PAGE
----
Once we landed we hopped in a cab to Old San Juan. Riding on the interstate, I felt like I was in Miami, but once we entered Old San Juan, with its very narrow, brick streets and colorful buildings that touch one another, I knew I was somewhere special. On first impression I called it a Spanish New Orleans, but it’s its own special place.

We made it to our boutique hotel Monastery Art Suite, which I recommend. It’s a great location, the owner Elena is great and the room is full of old-world charm yet modern. Elena has good recommendations on local places to visit. We freshened up and hit the streets to explore.

We grabbed some coffee and made our way down the tree-lined open street Paseo de la Princesa, stopping at a sculpture park off to the side. Heading east, the street ends at the large Raices Fountain. This is next to the governor’s mansion and leaders to a nice, wide walkway along the shore toward one of the two forts on Old San Juan. It was a warm and sunny yet thankfully breezy day, so it was nice to be outside one more time before heading home to winter and reality. We went to the western fort, Castillo San Felipe del Morro and walked around until lunch.

Castillo San Felipe del Morro San Juan | Kale and Ale

Lighthouse at Castillo San Felipe del Morro in Old San Juan.

Having looked on Happy Cow, I had few restaurants in mind, but since it was Monday many were closed. We went to Cafe Berlin, which has a great vegetarian selection of Latin food and breakfast late into the day, so everyone is sure to find something. From there we walked past the cruise ships and up Calle Fortaleza, the main shopping and food drag in Old San Juan. Because there were two cruise ships docked that day, there were lots of people walking around, so we browsed some galleries and made our way to more food and drink.

Old San Juan fort look east | Kale and Ale

Looking east into Old San Juan from the fort.

This led us to Club Spritz, a new restaurant and bar with a great location on a closed-off street overlooking water. It’s called Club Spritz because the husband is from Italy and they feature spritzer drinks, which were super refreshing after walking around in the warm sun. We sat and enjoyed drinks while the sun went down. The husband and wife team are very friendly and the place has a good atmosphere. We walked around more, looking at the architecture at night, making our way to Toro Salao for sangria and dinner. Toro Salao is a hopping place near a main square, serving fresh and innovative food. If you are looking for a trendy nightlife restaurant, this is the place. And because we sat at the bar and stayed so long, chatting up the employees, we happened to get free dessert of a cheesecake-type bar and churros in homemade chocolate sauce. I said yes to free dessert on the last night of vacation! After all this food, drink and walking it was time to go to bed.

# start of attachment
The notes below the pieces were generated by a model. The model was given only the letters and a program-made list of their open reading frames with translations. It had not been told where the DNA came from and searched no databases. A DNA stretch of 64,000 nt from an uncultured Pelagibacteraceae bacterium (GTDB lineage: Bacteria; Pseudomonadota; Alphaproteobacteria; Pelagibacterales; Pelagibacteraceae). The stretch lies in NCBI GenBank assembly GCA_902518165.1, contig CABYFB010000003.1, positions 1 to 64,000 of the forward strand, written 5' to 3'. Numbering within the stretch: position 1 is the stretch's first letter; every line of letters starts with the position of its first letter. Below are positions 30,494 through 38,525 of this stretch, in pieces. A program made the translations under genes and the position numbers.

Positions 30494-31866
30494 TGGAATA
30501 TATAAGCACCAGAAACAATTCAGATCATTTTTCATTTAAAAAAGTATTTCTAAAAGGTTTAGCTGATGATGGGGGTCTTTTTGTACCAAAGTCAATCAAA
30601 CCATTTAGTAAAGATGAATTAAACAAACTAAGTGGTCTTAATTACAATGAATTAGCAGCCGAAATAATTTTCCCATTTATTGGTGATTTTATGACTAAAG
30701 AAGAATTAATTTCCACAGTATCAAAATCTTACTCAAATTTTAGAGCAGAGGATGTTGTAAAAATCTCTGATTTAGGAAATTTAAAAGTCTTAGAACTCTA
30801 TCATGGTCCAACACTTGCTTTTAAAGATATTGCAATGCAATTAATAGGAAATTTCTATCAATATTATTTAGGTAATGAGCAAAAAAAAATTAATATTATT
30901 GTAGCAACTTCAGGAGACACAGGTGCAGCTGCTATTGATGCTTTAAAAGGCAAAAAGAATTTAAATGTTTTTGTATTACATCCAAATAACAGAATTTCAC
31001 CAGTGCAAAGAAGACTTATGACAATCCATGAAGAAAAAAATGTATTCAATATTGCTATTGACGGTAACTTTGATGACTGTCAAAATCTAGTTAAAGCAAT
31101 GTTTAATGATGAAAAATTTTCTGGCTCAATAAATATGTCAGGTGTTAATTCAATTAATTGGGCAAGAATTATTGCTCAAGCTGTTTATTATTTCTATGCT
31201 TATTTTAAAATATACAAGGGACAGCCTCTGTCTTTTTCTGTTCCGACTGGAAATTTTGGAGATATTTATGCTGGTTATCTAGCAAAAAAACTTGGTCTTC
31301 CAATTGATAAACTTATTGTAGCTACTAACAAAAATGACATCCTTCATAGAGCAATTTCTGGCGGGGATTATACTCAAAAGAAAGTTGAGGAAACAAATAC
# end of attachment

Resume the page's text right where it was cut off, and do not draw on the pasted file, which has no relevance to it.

Toro Salaeo Old San Juan | Kale and Ale

Free dessert!

The next day before our flight to reality, we visited Castillo de San Cristóbal (pro tip: save your receipt from a fort, you can visit both with the same admission) where it was pretty similar a fort and display, but it was neat to see a different perspective. After that we got a filling lunch at a restaurant next to Cafe Berlin, Caficultura, which has good coffee, nice sidewalk seating and a filling breakfast.

Old San Juan Courtyard | Kale and Ale

Beautiful buildings all around Old San Juan.

All in all this is a great place to visit, but a stop on a cruise or a few days to try more food, a water sport or perhaps the Bacardi rum tour would be enough.

Have you been to Puerto Rice? What did you do/see/eat that you loved?